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Torts
Rutgers University, Newark School of Law
Gold, Steve C.

Professor Gold

Torts

Fall 2014

A. Negligence – Conduct falling below the standard of care that a reasonable person would demonstrate under similar conditions. It will not be found in terms of the law if all reasonable minds would draw the same conclusion

· 4 Elements to make a prima facie case; Duty, Breach, Causation, Damages

· Duty: A principle of neg requiring an individual to act in such a manner as to avoid injury to a person whom he or she owes an obligation. Justice Peters; Heaven v Pender “whenever one person is by circumstances placed in such a position with regard to another…that if he did not use ordinary care and skill in his own conduct…he would cause danger of injury to the person or property of the other, a duty arises to use ordinary care and skill to avoid such danger”

· Breach: A person fell below the standard of what a reasonable person would do.

· Causation: The aggregate effect of preceding events that bring about a tortuous result; the casual connection between the actions of the tortfeasor’s and the injury that follows

· Policy: The idea of negligence and breach of negligence is open ended and flexible to cater to the idea that cases are individualized and that the circumstances determine what is reasonable or not.

DUTY: Duty is a legal question for a judge to determine and is not based on the facts of any given case. Modern Trend: We have a duty to be careful when we act and not cause harm. Policy: Worrying about the effects are actions have on everybody else & doing what we want.

1. Affirmative Obligations to Act: Question of whether the law should impose a duty on others to assist someone who is in danger. An obligation to undertake an affirmative action for the benefit of another.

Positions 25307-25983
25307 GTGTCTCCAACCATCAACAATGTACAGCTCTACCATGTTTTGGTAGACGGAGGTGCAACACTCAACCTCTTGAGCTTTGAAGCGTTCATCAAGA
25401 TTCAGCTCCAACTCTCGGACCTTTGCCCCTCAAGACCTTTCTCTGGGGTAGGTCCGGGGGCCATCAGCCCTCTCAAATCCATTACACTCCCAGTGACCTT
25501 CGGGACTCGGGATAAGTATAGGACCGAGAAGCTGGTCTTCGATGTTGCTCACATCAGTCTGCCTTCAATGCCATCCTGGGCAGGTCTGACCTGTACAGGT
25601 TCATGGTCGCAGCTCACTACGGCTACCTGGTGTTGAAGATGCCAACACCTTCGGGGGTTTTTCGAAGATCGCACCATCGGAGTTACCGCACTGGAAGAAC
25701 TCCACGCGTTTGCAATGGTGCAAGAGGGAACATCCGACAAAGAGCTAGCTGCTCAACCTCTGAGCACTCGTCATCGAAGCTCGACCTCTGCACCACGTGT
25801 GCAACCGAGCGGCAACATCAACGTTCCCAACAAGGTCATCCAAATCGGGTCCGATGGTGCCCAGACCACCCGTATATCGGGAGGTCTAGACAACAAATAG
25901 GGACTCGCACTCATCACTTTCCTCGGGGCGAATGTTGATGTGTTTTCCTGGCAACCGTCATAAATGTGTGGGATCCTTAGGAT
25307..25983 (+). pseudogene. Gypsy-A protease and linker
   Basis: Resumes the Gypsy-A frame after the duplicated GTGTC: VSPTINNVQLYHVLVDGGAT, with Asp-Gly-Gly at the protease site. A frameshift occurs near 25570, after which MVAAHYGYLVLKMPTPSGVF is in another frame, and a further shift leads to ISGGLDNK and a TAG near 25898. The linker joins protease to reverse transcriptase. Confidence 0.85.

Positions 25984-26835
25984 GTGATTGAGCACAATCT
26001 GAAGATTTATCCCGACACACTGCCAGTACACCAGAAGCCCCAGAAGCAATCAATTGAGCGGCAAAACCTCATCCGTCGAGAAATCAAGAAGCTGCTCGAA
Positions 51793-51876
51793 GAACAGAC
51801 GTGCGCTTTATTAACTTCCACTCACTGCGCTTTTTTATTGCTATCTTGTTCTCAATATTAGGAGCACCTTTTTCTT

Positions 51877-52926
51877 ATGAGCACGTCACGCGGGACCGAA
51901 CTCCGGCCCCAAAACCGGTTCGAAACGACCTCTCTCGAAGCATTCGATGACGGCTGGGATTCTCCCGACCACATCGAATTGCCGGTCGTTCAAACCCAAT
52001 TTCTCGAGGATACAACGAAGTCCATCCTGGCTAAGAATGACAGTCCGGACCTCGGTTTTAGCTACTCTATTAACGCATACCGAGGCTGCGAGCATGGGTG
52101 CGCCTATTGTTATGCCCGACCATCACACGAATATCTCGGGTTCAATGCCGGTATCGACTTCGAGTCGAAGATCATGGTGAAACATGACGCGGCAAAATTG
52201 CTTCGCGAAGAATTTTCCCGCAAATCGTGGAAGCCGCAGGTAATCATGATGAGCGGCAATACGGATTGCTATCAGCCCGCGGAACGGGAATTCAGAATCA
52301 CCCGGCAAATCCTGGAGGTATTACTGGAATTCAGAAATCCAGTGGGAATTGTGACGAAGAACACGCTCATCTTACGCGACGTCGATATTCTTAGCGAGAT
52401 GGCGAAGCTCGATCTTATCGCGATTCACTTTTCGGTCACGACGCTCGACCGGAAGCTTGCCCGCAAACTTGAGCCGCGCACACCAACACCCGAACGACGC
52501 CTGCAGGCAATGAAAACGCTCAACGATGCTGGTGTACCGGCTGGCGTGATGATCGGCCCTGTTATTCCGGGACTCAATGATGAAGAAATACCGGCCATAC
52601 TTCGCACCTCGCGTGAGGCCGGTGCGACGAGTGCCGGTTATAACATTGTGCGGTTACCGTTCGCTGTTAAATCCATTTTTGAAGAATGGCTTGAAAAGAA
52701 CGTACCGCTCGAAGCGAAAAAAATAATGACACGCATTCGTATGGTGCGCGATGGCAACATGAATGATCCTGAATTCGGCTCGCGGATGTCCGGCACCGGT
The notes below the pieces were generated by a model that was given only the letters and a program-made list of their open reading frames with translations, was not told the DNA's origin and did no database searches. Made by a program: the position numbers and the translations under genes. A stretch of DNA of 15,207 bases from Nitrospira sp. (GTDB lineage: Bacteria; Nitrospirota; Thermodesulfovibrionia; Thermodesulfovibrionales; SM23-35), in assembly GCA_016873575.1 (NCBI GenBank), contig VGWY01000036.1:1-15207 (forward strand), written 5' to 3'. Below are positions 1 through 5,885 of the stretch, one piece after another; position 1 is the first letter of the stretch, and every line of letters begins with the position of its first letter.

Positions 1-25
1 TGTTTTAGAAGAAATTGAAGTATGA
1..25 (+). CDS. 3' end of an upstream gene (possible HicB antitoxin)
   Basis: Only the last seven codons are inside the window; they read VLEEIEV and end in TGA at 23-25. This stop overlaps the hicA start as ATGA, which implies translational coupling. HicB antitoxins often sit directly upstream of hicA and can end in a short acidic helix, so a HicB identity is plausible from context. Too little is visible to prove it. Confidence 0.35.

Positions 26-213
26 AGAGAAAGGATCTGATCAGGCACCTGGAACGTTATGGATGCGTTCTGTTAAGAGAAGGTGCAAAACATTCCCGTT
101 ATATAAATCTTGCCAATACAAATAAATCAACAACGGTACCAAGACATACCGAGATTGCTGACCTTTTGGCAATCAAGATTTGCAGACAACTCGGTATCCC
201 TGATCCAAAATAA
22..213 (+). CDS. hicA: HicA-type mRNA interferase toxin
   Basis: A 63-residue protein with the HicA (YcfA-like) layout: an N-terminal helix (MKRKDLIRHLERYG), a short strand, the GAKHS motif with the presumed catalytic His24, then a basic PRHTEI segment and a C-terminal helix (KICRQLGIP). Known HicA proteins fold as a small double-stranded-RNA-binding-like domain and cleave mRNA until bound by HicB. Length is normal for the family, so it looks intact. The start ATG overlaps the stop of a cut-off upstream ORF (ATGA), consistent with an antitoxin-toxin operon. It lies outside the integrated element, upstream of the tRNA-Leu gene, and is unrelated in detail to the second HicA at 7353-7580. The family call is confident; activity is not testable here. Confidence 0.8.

· Policy Against: Harshness- If someone can help w/minimal effort then why not be held liable. Having no duty to act, is selfish and demonstrates a lack of civility.

· Policy For: Individual responsibility- take care for your own actions. Protection of individual autonomy – freedom to make my own decisions. Practical Administration – Always someone in distress, and if there was an affirmative duty everyone would always be in breach, not feasible to help everyone all the time – blanket rule of no duty practically limits tort liability

· Exceptions to Affirmative Duty Rule: 1. Statutes – may impose penalty for not acting (Exception is Good Samaritan Rules- limits liability when rescuing a person but harms them in the act: applied to specially trained individuals in rescue techniques 2. Voluntary Undertaking. 3. Creator of Risk – Individuals who create the harm cannot argue there was no duty “danger invites rescue”

· Harper v Herman

o Harper dives out of Herman’s boat into shallow water and becomes a quadriplegic

o Do social hosts owe a duty to warn guests of hazards?

o Rule of Law: A duty to act only arises when a special relationship exists between the parties. NO duty to reach out & help people from risk you did not create unless a special relationship

o “Special Relationship”: Commonalities are money and power to protect welfare of persons who fall into this category

§ 1. Common Carriers

§ 2. Innkeepers